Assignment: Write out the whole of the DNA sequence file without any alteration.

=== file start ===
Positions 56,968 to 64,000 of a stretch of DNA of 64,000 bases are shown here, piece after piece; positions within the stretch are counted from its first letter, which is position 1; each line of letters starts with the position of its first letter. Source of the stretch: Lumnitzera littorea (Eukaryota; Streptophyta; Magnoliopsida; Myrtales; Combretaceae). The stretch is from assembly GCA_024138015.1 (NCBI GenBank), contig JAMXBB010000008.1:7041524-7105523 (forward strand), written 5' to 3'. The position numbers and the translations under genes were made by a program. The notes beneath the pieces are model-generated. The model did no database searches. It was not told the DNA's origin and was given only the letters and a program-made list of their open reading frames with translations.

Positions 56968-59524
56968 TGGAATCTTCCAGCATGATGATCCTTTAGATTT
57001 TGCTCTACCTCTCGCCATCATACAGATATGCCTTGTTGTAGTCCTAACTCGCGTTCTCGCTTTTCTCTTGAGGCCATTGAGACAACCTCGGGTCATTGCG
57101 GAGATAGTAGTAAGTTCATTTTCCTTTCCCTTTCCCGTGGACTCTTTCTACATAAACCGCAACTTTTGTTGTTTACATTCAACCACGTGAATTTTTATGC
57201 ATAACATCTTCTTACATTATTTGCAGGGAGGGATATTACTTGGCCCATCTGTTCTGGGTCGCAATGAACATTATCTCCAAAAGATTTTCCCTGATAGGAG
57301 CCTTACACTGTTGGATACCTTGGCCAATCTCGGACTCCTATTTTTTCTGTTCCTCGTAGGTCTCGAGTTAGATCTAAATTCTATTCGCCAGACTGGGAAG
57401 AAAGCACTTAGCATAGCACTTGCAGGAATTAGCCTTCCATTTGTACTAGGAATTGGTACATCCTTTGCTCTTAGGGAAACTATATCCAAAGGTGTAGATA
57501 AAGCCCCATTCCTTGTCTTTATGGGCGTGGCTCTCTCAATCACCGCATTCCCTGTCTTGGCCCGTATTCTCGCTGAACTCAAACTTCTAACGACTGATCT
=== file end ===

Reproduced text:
Positions 56,968 to 64,000 of a stretch of DNA of 64,000 bases are shown here, piece after piece; positions within the stretch are counted from its first letter, which is position 1; each line of letters starts with the position of its first letter. Source of the stretch: Lumnitzera littorea (Eukaryota; Streptophyta; Magnoliopsida; Myrtales; Combretaceae). The stretch is from assembly GCA_024138015.1 (NCBI GenBank), contig JAMXBB010000008.1:7041524-7105523 (forward strand), written 5' to 3'. The position numbers and the translations under genes were made by a program. The notes beneath the pieces are model-generated. The model did no database searches. It was not told the DNA's origin and was given only the letters and a program-made list of their open reading frames with translations.

Positions 56968-59524
56968 TGGAATCTTCCAGCATGATGATCCTTTAGATTT
57001 TGCTCTACCTCTCGCCATCATACAGATATGCCTTGTTGTAGTCCTAACTCGCGTTCTCGCTTTTCTCTTGAGGCCATTGAGACAACCTCGGGTCATTGCG
57101 GAGATAGTAGTAAGTTCATTTTCCTTTCCCTTTCCCGTGGACTCTTTCTACATAAACCGCAACTTTTGTTGTTTACATTCAACCACGTGAATTTTTATGC
57201 ATAACATCTTCTTACATTATTTGCAGGGAGGGATATTACTTGGCCCATCTGTTCTGGGTCGCAATGAACATTATCTCCAAAAGATTTTCCCTGATAGGAG
57301 CCTTACACTGTTGGATACCTTGGCCAATCTCGGACTCCTATTTTTTCTGTTCCTCGTAGGTCTCGAGTTAGATCTAAATTCTATTCGCCAGACTGGGAAG
57401 AAAGCACTTAGCATAGCACTTGCAGGAATTAGCCTTCCATTTGTACTAGGAATTGGTACATCCTTTGCTCTTAGGGAAACTATATCCAAAGGTGTAGATA
57501 AAGCCCCATTCCTTGTCTTTATGGGCGTGGCTCTCTCAATCACCGCATTCCCTGTCTTGGCCCGTATTCTCGCTGAACTCAAACTTCTAACGACTGATCT